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Memorial held for policeman slain after Boston Marathon bombing

Police officers from around the state of Massachusetts gather near a makeshift memorial for slain Massachusetts Institute of Technology poli
Police officers from around the state of Massachusetts gather near a makeshift memorial for slain Massachusetts Institute of Technology poli

By Daniel Lovering

CAMBRIDGE, Massachusetts (Reuters) - More than 1,600 people gathered at the Massachusetts Institute of Technology on Friday for a memorial service for a popular campus police officer shot to death a year ago in the aftermath of the Boston Marathon bombing.

MIT police officer Sean Collier, 27, was shot multiple times in his car in an apparent confrontation with the bombing suspects days after the blast, which left three people dead and more than 260 injured when two homemade bombs exploded near the race's finish line. Collier was killed in an unsuccessful attempt to steal his gun, authorities said.

Police officers, government officials, students and faculty joined members of Collier's family at the outdoor service under a tent a short distance from where Collier was killed, a place marked by a temporary memorial planted with flowers.

"He was truly one of us," Israel Ruiz, MIT executive vice president and treasurer, told reporters before the ceremony.

"Sean really did die for us, and we loved him for that. We will never forget him, we will never forget his bravery," he said.

Ruiz unveiled plans for a permanent memorial modeled after an open hand, with five radial walls, expected to be completed next year. Cambridge Mayor David Maher said during the service that a nearby street corner would be named "Sean Collier Square."

Sally Miller, an MIT sophomore who described Collier as "super curious and adventurous," helped design the memorial.

"We tried to find something that would really demonstrate his spirit and something that would show strength," she said.

Miller will be among 39 runners from MIT who plan to participate in this year's marathon in Collier's honor, wearing his badge number - 179 - on their backs during next week's race.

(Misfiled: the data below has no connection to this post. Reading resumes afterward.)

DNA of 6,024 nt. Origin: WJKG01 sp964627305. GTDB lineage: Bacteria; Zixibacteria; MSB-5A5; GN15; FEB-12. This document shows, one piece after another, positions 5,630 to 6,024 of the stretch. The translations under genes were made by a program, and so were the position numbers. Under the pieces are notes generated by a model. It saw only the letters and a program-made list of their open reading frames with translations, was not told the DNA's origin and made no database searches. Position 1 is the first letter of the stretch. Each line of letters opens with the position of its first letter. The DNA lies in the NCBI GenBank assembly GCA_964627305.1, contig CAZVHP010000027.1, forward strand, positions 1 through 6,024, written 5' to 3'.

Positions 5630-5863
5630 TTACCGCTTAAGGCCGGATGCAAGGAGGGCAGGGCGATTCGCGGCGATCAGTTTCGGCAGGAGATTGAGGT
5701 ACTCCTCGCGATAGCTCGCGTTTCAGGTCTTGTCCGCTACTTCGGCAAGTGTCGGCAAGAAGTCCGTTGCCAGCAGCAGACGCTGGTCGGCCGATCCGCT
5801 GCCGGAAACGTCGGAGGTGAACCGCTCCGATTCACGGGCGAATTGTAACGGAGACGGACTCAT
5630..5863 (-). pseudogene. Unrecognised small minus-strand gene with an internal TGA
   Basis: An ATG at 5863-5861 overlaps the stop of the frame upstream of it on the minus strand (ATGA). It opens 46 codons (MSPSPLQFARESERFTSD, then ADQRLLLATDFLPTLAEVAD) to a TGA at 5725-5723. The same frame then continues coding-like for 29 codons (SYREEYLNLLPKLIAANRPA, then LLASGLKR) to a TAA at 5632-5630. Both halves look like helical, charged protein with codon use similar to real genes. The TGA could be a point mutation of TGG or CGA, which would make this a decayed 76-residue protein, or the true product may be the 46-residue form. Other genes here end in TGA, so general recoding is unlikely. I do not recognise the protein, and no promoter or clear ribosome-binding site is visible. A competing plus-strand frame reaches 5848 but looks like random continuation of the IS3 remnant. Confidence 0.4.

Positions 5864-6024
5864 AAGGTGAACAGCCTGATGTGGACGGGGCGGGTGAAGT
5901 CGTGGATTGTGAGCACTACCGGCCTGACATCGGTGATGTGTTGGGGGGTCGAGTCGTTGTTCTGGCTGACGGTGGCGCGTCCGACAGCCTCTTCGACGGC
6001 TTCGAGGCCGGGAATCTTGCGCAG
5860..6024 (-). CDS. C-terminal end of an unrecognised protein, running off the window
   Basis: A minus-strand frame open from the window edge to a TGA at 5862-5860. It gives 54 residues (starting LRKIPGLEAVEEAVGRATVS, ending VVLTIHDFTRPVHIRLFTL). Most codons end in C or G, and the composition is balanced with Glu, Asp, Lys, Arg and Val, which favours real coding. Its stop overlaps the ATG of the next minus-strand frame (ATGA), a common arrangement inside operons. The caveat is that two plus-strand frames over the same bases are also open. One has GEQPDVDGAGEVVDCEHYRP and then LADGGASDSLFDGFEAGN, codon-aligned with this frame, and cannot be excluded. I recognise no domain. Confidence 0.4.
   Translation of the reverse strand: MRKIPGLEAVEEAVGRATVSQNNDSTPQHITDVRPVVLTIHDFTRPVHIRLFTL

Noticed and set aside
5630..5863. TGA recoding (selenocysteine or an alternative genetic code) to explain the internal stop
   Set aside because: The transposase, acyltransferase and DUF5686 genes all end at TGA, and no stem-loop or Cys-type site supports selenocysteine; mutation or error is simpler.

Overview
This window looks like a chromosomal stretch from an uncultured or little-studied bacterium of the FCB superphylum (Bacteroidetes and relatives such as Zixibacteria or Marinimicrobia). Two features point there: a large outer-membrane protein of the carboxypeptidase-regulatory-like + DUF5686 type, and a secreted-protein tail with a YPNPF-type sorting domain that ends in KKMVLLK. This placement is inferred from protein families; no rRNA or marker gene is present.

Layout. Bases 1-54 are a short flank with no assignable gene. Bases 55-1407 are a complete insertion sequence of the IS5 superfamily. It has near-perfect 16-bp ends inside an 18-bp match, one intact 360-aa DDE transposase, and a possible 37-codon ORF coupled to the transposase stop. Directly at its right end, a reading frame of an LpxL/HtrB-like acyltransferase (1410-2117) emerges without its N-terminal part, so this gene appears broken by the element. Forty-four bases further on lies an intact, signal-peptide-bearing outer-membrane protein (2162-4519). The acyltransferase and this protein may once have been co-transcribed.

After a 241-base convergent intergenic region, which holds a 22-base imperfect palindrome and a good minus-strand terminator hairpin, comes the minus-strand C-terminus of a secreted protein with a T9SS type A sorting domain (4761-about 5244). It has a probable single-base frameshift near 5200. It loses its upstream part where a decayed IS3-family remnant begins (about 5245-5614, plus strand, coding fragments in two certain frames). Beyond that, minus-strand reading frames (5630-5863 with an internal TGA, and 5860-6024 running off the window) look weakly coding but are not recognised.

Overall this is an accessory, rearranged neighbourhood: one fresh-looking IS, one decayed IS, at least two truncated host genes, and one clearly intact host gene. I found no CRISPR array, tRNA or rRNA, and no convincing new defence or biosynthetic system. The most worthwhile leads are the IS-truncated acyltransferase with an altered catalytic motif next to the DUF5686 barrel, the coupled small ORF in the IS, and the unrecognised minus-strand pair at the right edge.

Other students said Collier had been a member of the school's outing club and had joined them on hikes and training runs up and down the stairs of a campus building.

As the service began, police filed into the tent to a standing ovation. U.S. Senators Elizabeth Warren and Ed Markey, both Democrats from Massachusetts, spoke of the city's resolve in the face of the bombing and Collier's sense of humor and view of police work as a calling.

Collier was killed about five hours after the FBI released pictures of the two suspects - two ethnic Chechen brothers, Dzhokhar and Tamerlan Tsarnaev, accused of carrying their bombs to the finish line in backpacks - and asked for the public's help in tracking them down.

The two then carjacked a vehicle and later engaged in a gunbattle with police in which Tamerlan Tsarnaev was killed and his brother escaped, police said.

After a manhunt that shut down the greater Boston area and involved helicopters and armored vehicles, Dzhokhar was caught in the Boston suburb of Watertown, wounded and hiding in a boat.

The surviving brother, now 20, is awaiting trial and faces the death penalty if convicted.

This year's Boston Marathon will take place on Monday under heightened security. Some 36,000 runners and tens of thousands of expected spectators will face new restrictions, including bans on carrying backpacks into the race corridor.

(Editing by Barbara Goldberg and Jonathan Oatis)

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